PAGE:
Shop Talking

The Skinny on the Panels

Looking at the matter of close encounters with the film medium
and industry at the Film Festival, celebrity tributes are fine and
good, and help give the festival publicity-generating glitz. But
things usually get deeper at the festival’s panel discussions,
which have become more stocked with big-name artists in recent
years. Panel discussions with embedded professionals in the
industry are what can truly make the festival front seem like
Hollywood North. Panelists dispense shop talk, philosophize, and
generally keep egos at bay while swapping quips and compliments
with others: it’s the panel discussion way, a collaborative
project, like film itself.

As usual, the biggie on this year’s panel scene is It Starts
with the Script, moving its location to the Marjorie Luke Theatre
(Sat., Feb. 11, 11 a.m.). On the panel will be wordsmiths from some
of last year’s finest films, including Larry McMurtry (Brokeback
Mountain), Josh Olsen (A History of Violence), Grant Heslov (Good
Night, and Good Luck), and James Mangold (Walk the Line). Another
traditionally prominent panel is Directors on Directing (Sun., Feb.
5, 11 a.m., at the Lobero). This year, the table includes the
respected likes of Paul Haggis (Crash), Duncan Tucker
(Transamerica), Bennett Miller (Capote), and Hany Abu-Assad
(Paradise Now, which has its official Santa Barbara debut at the
festival).

Producers have their say on the recurring panel called Movers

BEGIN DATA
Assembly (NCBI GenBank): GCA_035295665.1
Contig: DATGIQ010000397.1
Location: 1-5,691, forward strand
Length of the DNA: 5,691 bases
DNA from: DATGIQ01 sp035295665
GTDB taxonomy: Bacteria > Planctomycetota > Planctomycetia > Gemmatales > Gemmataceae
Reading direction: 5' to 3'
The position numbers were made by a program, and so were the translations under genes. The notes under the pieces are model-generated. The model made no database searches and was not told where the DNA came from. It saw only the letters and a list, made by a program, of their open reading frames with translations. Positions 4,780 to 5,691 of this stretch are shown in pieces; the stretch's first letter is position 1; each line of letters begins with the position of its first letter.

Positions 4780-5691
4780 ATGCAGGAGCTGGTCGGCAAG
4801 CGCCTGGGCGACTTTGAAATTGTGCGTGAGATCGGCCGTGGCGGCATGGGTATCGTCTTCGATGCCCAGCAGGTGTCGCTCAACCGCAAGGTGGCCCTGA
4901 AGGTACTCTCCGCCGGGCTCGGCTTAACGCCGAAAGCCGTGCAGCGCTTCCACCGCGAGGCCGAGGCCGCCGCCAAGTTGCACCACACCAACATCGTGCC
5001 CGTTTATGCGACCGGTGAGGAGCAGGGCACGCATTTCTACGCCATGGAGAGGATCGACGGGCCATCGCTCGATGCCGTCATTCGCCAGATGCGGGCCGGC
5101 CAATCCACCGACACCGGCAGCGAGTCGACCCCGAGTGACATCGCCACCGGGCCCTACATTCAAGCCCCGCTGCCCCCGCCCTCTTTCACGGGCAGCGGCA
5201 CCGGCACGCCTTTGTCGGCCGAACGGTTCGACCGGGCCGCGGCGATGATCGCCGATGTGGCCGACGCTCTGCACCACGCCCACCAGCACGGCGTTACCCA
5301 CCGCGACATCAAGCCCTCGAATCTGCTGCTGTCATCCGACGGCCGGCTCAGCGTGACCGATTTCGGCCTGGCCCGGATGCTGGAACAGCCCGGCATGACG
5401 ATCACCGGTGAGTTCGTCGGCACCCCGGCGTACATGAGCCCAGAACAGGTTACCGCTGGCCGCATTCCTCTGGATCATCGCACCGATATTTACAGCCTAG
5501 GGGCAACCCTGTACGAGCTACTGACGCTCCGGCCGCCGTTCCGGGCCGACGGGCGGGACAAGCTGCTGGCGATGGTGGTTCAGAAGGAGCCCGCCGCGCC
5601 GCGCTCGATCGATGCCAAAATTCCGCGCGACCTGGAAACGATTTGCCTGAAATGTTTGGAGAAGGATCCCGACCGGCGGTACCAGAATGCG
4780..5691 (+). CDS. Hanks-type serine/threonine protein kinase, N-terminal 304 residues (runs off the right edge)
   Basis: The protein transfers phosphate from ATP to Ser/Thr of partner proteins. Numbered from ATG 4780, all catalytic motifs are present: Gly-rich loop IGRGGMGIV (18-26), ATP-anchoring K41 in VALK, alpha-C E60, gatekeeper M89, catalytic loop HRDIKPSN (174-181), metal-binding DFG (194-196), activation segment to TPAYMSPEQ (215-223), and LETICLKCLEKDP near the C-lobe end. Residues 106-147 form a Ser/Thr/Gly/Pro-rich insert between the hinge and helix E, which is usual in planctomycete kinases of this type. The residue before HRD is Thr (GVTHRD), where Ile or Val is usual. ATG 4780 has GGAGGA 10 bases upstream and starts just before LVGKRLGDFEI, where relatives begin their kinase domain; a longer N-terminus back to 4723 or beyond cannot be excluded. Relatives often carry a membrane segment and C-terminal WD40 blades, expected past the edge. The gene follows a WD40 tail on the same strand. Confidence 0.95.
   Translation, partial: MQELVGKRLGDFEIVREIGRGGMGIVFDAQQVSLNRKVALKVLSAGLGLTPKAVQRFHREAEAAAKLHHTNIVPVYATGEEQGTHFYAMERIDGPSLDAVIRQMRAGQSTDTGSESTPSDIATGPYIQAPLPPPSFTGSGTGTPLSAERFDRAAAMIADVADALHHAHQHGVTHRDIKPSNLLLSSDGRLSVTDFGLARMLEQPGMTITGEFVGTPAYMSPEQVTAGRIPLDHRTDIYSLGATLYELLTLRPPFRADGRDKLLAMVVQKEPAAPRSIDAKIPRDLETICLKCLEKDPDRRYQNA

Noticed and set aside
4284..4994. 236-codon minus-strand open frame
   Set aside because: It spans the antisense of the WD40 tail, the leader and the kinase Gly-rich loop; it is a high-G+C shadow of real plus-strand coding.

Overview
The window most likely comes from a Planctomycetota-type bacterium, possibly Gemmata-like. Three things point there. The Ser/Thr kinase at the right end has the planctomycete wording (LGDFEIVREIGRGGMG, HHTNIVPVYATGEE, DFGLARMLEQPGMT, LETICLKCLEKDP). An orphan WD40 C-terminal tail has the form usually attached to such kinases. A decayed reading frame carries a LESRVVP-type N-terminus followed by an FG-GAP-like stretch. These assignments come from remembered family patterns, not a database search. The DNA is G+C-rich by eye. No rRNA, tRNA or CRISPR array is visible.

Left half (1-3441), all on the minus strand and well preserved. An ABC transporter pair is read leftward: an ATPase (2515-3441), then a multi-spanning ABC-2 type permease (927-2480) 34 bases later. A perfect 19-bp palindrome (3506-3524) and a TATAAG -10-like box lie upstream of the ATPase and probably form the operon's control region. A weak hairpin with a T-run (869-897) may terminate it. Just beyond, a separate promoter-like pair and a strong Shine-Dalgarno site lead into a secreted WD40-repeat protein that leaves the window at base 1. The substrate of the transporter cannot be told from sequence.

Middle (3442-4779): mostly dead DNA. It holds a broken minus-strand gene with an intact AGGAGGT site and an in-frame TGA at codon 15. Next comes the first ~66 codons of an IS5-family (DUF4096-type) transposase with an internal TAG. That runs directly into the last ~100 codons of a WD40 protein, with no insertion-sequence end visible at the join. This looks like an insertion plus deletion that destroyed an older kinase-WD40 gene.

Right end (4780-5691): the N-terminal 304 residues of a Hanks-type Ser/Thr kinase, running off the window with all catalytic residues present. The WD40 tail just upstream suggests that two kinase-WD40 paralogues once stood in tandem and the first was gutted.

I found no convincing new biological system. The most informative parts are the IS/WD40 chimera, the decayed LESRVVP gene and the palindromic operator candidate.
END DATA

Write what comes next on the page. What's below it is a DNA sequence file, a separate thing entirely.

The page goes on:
and Shakers (Feb. 11, 2 p.m., at Victoria Hall), moderated by the
L.A. Times columnist Patrick Goldstein. Among the panelists will be
Sarah Greene (The New World), Michael Ohoven (Capote), Diana Ossana
(Brokeback Mountain), and J.C. Spink (A History of Violence).

The Scoring the Film panel (Sun., Feb. 12, 1 p.m., Victoria
Hall) gives credit due to the often overlooked aspect of music in
film. Representing the phenom of rockers-turned-film scorers are
Stewart Copeland (here with his Police doc Everybody Stares) and
ex-Heart throb Nancy Wilson (who lent good music to one of the
year’s stinkiest films, Elizabethtown). Also on hand will be the
busy Mark Isham (Crash), Mychael Danna (Capote), and Heitor Pereira
(Ask the Dust).

Creative Forces: Women in the Biz (Sat., Feb 4, 11 a.m., Lobero)
sports a list of panelists so far including Allison Abbate and
Pamela Pettler (from The Corpse Bride), Kimberlee Acquaro
(director, God Sleeps in Rwanda), and Christa Munro (art director
for the impressive-looking Good Night, and Good Luck). Clearly,
this year there’s plenty to talk about in the film world, with
multiple different interests and dialects

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